The United States government said it will continue to collaborate with Canada‘s initiative to reduce plastic waste in the world.
Globally, there is a growing policy and regulatory environment to encourage a reduction in fossil fuel-based virgin plastic production and for a minimum recycled content in packaging imposed by various governments.
For example, on July 21, 2020, the European Union announced a new tax on plastic waste effective January 1, 2021. This tax will have a rate of €800/tonne on non-recycled plastic packaging.
In the UK, a new tax of £200/tonne applies to plastic packaging produced in or imported into the UK that does not contain at least 30% recycled plastic, from 2022.
On the other hand, a law in California, United States, presented on September 24, 2020, requires that plastic bottles contain at least 15% post-consumer resin by 2022, 25% by 2025 and 50% by 2030.
Overall, Loop Industries expects the growing regulatory environment to further increase demand for recycled PET plastic.
In June 2019, Canada signaled its intention to reduce plastic waste by banning certain single-use plastics.
Canada then announced in an October 2020 discussion paper, titled A Proposed Integrated Management Approach to Plastic Products to Prevent Waste and Pollution, that its proposed ban would include plastic bags, straws, stir sticks, rings six-pack, cutlery and eating utensils.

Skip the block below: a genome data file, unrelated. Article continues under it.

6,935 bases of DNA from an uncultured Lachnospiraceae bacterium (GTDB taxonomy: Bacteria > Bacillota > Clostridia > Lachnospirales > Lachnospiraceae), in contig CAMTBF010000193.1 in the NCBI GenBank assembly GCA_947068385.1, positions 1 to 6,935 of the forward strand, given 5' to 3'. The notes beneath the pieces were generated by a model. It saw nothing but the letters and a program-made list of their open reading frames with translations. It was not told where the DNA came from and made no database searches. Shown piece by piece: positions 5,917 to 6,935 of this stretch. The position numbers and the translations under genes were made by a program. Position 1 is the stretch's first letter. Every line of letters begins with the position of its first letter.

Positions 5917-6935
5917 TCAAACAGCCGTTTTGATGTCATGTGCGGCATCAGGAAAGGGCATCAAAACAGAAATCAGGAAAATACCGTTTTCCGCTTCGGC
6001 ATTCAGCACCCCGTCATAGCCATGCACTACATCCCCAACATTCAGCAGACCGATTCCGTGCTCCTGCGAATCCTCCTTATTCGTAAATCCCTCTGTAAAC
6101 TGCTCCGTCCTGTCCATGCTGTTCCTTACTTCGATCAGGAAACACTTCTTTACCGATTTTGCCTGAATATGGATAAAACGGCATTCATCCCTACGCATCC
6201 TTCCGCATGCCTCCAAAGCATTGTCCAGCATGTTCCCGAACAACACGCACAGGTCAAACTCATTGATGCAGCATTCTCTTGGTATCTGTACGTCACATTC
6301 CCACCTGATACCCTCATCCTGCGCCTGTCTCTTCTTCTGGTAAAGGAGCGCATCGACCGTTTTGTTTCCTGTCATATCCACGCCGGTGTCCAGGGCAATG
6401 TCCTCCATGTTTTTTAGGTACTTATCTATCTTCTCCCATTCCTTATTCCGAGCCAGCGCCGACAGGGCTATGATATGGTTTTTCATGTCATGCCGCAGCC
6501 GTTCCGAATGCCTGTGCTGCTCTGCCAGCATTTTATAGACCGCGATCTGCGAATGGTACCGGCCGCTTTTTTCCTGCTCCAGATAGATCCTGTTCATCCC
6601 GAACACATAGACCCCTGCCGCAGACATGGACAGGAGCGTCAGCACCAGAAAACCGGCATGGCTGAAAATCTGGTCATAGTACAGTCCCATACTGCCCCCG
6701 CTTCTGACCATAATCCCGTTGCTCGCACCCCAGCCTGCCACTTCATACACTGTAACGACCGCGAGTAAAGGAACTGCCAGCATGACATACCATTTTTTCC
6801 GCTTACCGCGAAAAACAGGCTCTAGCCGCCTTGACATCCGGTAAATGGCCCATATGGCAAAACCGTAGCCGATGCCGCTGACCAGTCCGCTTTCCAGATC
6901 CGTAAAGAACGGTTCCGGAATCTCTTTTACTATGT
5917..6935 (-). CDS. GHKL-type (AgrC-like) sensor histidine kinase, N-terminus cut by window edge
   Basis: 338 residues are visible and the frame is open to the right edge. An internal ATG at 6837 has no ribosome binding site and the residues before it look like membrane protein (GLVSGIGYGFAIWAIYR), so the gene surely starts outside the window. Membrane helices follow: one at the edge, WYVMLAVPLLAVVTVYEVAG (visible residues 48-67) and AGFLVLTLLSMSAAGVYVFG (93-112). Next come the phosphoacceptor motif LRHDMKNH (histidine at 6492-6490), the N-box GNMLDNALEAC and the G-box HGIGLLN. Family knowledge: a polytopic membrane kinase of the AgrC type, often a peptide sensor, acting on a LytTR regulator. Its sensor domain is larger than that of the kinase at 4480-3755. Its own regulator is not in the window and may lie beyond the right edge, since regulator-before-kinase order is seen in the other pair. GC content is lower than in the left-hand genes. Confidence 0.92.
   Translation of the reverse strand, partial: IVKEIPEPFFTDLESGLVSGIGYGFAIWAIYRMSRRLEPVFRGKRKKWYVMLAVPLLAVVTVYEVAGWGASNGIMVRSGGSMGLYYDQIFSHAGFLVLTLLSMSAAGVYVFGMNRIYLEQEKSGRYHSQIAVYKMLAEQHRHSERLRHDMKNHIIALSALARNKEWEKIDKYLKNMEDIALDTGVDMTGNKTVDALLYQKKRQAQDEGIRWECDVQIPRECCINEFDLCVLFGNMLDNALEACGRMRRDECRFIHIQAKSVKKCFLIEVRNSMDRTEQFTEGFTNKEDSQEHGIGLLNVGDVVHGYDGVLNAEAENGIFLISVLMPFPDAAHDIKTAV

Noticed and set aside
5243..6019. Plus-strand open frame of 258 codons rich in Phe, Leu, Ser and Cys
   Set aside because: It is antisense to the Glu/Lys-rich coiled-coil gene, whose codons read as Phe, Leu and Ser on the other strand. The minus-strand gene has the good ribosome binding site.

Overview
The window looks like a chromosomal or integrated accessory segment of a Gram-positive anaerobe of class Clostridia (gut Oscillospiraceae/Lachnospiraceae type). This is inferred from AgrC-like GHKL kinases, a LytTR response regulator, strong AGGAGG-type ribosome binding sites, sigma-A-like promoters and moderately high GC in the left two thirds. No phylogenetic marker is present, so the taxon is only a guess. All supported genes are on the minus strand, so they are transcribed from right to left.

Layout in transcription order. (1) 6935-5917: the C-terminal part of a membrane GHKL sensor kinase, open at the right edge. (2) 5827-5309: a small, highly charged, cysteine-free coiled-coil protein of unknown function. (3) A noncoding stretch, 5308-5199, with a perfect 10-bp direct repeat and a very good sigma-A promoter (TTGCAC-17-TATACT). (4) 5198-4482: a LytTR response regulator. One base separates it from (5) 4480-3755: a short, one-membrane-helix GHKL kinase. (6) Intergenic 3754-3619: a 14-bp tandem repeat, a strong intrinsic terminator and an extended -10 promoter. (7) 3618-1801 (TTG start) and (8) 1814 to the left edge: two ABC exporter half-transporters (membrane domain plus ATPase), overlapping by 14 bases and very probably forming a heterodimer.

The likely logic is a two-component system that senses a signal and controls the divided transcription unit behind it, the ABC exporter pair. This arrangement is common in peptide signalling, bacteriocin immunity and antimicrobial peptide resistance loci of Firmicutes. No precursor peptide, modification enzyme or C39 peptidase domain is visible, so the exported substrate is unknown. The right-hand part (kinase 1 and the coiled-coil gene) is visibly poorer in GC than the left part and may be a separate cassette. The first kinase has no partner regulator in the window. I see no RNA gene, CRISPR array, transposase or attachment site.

Also Canada’s plan to manage plastics proposes improvements to recover and recycle plastics and establish recycled content requirements for products and packaging.
In accordance with the USTR, the United States commented on the discussion paper and the proposed order in December 2020, and requested that any implementing measures be notified to the World Trade Organization (WTO).
Canada published the final order adding “articles made from plastic” to Schedule 1 (“the Toxic Substances List”) of the Canadian Environmental Protection Act (CEPA) on May 12, 2021.
This designation gives the Canadian government the regulatory authority to manage the production, import and use of plastic.
On December 25, 2021, Canada published draft regulations to ban the manufacture, import and sale of certain single-use plastics in the Canada Gazette, which began a 70-day public comment period. Canada notified the draft regulation to the WTO on January 7, 2022.